What we can learn from U.S. Naval Academy’s Approach to recruitment & retention
I’m a sucker for documentaries. Particularly ones related to sports, like 30 for 30 or Last Chance U. So, it’s really no surprise I was completely sucked in by A Season with Navy Football. But this isn’t an advertisement for the series. Rather, it’s a reflection on two questions posed somewhere around episode four:
- Why do these men and women come to the Naval Academy?
- Does the culture of the Academy shape its people or do the people shape the culture?
The importance of culture fit
It seems to me, if the men and women seeking to attend the service academies have a strong desire to lead and serve, they are already inline with the existing culture.
Then, I pondered, “If the men and women align with the culture of their selected service academy, are they more successful as a result?” Interestingly, “with 96.0 percent of students staying on for a second year, the United States Military Academy is one of the best in the country when it comes to freshman retention” (College Factual). For comparison, the average first to second year retention rate is 72.0 percent nationwide.
The reasons why college freshmen leave after their first year range from financial challenges to homesickness. Additionally, many freshman who leave after their first year of school feel a substantial lack of support. (An area where the service academies truly excel.)
Culture fit is critical. But just because someone “fits in” with an organization or academic institution, doesn’t mean they will be successful. They must also feel supported and valued as an important member of the team.
Creating the conditions for success
In a recent Entrepreneur article, author Todd Davis stated, “Contrary to popular belief, leaders can’t make someone highly-engaged. But they can create the conditions for high engagement, in which people choose to bring their best.”
It all starts with recognizing the differences and similarities between our team members. Through data, we can identify who may be a good fit for a job, how supervisors should adapt their management style for different team makeups, as well as emotional intelligence, engagement, leadership capacity, and cognitive agility for employees at every level of an organization.
Similar to how the Naval Academy requires a preliminary application, many organizations request job applicants to submit a behavioral or personality assessment. This assists recruiters and hiring managers in narrowing down their candidate lists. Ultimately, the process concludes with an interview to confirm culture fit.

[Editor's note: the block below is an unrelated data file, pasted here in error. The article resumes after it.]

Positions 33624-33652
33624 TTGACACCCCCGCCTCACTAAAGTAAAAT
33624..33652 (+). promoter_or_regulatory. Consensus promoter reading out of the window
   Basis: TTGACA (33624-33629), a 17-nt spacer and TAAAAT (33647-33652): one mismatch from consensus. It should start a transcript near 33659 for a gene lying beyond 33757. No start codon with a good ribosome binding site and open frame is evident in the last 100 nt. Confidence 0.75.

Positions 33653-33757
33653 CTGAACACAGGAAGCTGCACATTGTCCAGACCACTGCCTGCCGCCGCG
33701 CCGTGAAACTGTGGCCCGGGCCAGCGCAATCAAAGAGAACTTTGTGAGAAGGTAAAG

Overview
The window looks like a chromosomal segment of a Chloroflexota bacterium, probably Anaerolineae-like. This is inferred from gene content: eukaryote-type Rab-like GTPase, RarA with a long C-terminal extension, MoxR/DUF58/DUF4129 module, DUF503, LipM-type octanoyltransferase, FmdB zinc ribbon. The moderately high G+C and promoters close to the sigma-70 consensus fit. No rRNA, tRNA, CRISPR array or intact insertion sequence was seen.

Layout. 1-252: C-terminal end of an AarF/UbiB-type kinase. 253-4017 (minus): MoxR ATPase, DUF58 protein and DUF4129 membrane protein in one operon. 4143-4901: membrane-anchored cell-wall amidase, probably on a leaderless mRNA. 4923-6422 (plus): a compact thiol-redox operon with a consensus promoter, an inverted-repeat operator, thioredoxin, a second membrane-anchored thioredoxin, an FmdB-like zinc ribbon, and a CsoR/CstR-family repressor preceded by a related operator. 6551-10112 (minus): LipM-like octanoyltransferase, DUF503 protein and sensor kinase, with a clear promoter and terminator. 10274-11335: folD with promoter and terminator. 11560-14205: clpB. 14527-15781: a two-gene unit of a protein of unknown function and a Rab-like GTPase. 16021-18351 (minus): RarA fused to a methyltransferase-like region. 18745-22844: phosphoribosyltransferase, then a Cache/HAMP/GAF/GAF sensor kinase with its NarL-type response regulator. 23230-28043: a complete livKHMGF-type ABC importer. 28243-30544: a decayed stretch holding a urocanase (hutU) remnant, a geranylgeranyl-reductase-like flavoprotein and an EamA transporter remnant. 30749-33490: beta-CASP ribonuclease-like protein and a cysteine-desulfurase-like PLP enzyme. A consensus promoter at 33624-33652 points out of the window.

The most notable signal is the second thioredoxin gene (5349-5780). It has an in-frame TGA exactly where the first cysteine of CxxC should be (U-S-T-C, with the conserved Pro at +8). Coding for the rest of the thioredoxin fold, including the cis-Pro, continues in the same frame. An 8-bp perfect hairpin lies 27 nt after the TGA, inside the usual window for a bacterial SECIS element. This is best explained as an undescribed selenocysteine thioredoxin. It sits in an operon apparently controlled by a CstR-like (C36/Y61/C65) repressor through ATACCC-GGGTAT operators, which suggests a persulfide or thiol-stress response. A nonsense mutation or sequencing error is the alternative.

The numbers suggest this methodology works yet many organizations aren’t doing enough to ensure job and culture fit. Furthermore, once these organizations hire talent, most do not have a people strategy in place that encourages ongoing employee development and engagement. Perhaps that’s why in a recent report from Achievers, only 19% of workers feel engaged in their workplace and up to 64% of people surveyed may leave their jobs this year.
The need for talent optimization is real
Like the Naval Academy, organizations with a strong intentional culture tend to attract the right talent. But it’s not enough to recruit better and hire smarter. Consider how your organization can deepen loyalty and engagement with team members through compelling career paths, opportunities for development and ongoing support.
If A Season with Navy Football taught me anything (other than why I should cheer for Navy against Army), it’s that culture can make or break a team. Everyone needs to be “all in” on the goals of the organization, which means communication is everything. And, when something doesn’t work it’s the responsibility of the manager and the organization as a whole to either pivot and shift the strategy or develop a new way to support team members that helps them become more successful.
What stood between the head coach’s strategy for the season and his goal of beating Army? His team. It’s hard to win a game with no players on the field.
Interested in learning more about talent optimization? Read this blog post from ADVISA President Heather Haas, “The Missing Link: Talent Optimization.”